All incoming seventh-graders in North Carolina would have to be vaccinated for meningitis and other meningococcal diseases beginning in 2015, under a new rule proposed by the state’s public health commission.
Also, beginning in 2020, incoming high school seniors would be required to have a booster for the vaccine.
Meningococcal disease takes several forms, including inflammation of the fluid in the brain and spinal cord, and infection of the blood or of the lungs. It can be spread through the air via droplets from sneezing or coughing, by physical contact with someone who is infected, such as kissing, or via sharing things such as drinking glasses.
There are between 800 and 1,200 cases in the United States annually, said Andrea Held of the immunization branch of the N.C. Department of Health and Human Services. A ninth-grade student at East Chapel Hill High School died in February of what was believed to be a meningococcal disease.
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While it’s relatively rare, the disease’s onset is rapid, and the consequences can be serious, Held said. Nearly a fifth of all people who contract it suffer major long-term effects such as brain damage, hearing loss, seizures and loss of limbs, fingers and toes, she said. Between 10 and 15 percent die.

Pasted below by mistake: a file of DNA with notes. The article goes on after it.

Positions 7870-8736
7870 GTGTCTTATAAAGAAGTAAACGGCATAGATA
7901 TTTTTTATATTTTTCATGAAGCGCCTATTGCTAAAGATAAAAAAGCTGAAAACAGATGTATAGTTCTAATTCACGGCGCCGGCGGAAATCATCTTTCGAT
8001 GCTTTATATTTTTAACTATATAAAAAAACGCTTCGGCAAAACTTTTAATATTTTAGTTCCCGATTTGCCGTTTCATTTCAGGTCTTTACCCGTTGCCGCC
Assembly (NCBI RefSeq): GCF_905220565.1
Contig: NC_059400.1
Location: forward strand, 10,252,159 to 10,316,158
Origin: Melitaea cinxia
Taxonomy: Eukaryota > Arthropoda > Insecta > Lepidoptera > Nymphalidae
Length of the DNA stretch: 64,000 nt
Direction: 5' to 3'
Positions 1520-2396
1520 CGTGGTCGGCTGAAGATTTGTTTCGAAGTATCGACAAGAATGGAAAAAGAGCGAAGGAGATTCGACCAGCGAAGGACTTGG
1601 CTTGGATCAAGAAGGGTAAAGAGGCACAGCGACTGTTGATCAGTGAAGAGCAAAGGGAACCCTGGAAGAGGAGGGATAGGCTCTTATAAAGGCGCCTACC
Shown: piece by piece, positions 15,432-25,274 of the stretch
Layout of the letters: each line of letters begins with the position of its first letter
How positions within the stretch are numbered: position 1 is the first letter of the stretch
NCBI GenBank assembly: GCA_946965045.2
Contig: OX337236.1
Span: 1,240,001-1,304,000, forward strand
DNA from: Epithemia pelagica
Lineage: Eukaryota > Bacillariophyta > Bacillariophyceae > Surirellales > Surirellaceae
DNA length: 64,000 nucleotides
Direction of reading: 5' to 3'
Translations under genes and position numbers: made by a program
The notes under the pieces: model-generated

The changes to the state’s vaccination policy have one last hurdle to clear: the state Rules Review Commission, which will review them June 18 to ensure they’re consistent with normal rule-making procedures, said Kirsti Clifford, a spokeswoman for the Department of Health and Human Services.
They would align North Carolina’s policy with recommendations from the U.S. Centers for Disease Control and Prevention and the national Advisory Committee on Immunization Practices.
Vaccination is believed to be more than 90 percent effective in the first year, but the immunity it creates falls over time, hence the required booster for high school-age students, said Held.
Dr. John W. Rusher, president of the N.C. Pediatric Society, said his group had been seeking the vaccination rule for years, because the vaccine is the most effective weapon for fighting the disease.
“Most folks who have been in practice for a few years have seen its effects, and it can just be devastating, so if we can protect against it, that’s obviously a good thing,” Rusher said. “I’d love to be able to say one day that we won’t see any more meningococcal disease, because it is so bad, and causes so many problems.”